The announcement last month that the Navy had chosen a site 24 miles off Pensacola, Fla., to be the final resting place for the retired aircraft carrier Oriskany was greeted with jubilation. Environmentalists, divers and anglers were all thrilled that the largest reef ever created by the deliberate sinking of a ship would be in the Gulf of Mexico.
For the men who served aboard the Mighty O during its 24 years of active duty -- I made two combat cruises to Yankee Station in the Gulf of Tonkin in 1969 and 1970 as part of the ship’s company -- the sinking resolves a dilemma that at times threatened to reduce the rusting behemoth they once called home to heaps of scrap metal. Another scheme, proposed a decade ago, would have converted it into a gaudy theme park to be tied up in Tokyo Bay.
Given those gloomy options, a burial at sea was by far the most honorable choice, allowing for a dignified exit while providing years of utility well beyond anything envisioned half a century ago when the flattop first went into service.
Although competition among states was intense -- Texas, Mississippi, South Carolina and Virginia were in the running -- more than 20 other ships, including three mothballed carriers, are likely to meet the same fate, assuming that there are no major complications with the Oriskany project. The Navy and U.S. Maritime Administration intend to send the ship down, keel first, in 210 feet of water sometime this summer.
The Oriskany, named for a Revolutionary War battle in upstate New York, was built during the waning days of World War II but did not see action until the Korean War. In 1952, pilots from its air wing became the first naval aviators to engage enemy jets in combat, splashing a pair of MIG-15s and damaging a third. Two combat cruises later, the ship was host for the filming of “The Bridges at Toko-Ri” and “Men of the Fighting Lady,” with the latter having its premiere on the 888-foot-long flight deck. In 1954, the retirement of the ship’s mascot, Tripoli Schatzie, a dachshund who had rounded Cape Horn as the only female member of the crew -- and who received a Purple Heart for a gasoline burn suffered in the war zone -- occasioned a feature in the Saturday Evening Post.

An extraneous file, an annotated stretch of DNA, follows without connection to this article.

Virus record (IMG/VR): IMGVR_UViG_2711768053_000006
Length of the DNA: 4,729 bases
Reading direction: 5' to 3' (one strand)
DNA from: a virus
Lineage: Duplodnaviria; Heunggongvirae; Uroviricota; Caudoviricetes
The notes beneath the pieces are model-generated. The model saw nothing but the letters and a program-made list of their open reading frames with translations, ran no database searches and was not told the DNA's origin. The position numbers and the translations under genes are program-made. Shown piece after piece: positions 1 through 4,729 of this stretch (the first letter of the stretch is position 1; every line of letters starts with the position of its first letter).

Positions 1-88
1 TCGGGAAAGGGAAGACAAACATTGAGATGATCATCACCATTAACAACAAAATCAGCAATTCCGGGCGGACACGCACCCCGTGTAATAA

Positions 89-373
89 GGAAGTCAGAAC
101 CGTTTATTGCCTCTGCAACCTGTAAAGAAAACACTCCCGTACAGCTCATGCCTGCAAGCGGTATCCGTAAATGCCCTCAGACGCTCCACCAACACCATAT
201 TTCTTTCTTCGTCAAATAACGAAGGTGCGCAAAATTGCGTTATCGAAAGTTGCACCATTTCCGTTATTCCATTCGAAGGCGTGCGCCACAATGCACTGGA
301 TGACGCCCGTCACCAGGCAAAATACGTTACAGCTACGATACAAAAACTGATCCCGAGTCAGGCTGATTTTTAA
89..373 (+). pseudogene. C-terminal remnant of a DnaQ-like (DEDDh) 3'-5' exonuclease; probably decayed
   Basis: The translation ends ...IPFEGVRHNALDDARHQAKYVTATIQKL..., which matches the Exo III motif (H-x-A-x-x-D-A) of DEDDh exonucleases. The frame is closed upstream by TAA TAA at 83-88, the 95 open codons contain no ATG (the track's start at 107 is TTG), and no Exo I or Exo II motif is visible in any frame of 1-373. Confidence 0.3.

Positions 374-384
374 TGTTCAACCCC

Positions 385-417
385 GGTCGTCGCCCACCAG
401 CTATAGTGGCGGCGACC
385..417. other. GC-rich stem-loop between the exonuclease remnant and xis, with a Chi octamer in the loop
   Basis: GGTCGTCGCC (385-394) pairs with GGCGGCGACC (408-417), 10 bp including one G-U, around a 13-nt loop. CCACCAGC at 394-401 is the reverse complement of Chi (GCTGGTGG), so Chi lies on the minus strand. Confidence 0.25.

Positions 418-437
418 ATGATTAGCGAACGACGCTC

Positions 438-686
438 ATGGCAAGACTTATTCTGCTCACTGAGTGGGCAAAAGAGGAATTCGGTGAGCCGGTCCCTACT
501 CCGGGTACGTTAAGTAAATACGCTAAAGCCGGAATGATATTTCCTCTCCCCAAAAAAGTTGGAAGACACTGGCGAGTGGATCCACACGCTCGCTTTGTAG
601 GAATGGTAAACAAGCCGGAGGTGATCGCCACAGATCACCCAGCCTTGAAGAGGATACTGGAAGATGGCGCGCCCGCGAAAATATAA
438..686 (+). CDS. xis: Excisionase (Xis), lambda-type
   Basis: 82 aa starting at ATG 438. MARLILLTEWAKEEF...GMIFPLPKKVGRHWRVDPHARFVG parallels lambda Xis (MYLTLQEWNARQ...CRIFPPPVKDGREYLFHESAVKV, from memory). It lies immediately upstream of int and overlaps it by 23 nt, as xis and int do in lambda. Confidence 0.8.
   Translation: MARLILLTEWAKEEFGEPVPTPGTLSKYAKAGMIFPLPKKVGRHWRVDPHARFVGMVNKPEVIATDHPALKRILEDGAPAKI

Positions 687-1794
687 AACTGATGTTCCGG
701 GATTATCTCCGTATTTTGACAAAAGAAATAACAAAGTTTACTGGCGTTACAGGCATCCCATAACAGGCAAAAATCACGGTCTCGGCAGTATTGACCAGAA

The Oriskany began patrolling Gulf of Tonkin waters in 1963 immediately after the assassination of President Ngo Dinh Diem and concluded air operations off Vietnam 12 years later, having launched more sorties during that period than any other carrier.
Tales of valor were commonplace, with none more inspirational than the one of Lt. j.g. Denny Earl summoning the will to land a damaged A-4 Skyhawk onboard after both of his legs had been shattered by ground fire.
A number of Oriskany pilots became prisoners, including Lt. Cmdr. John S. McCain, whose date with destiny over Hanoi began one day in 1967 in the cockpit of a Skyhawk. Whenever I hear the solemn words of the Navy Hymn -- “Eternal Father, strong to save, Whose arm hath bound the restless wave” -- I grieve for all the lost, for the pilots who never returned from their missions, for the 44 men who died Oct. 26, 1966, when a magnesium flare exploded in a munitions locker, igniting a horrific fire that engulfed forward sections of the ship. And always, when I hear those words, I think of my shipmates -- we few, we happy few, as Shakespeare would have it -- young men who came together during what all of us acknowledge today was the defining experience of our generation. “Ships have a way of imparting something of themselves to those who sail in them,” is the way our much-beloved skipper during the 1969 cruise, Capt. Jack S. Kenyon, described that ineffable magic that takes place. He told me he intends to be present as his former command “slips beneath the waves to rest forever on a friendly bottom” southeast of Pensacola, the birthplace of naval aviation.
To this noble vessel we all say Bravo Zulu, Oriskany, and Godspeed; may flights of angels guide you to your rest.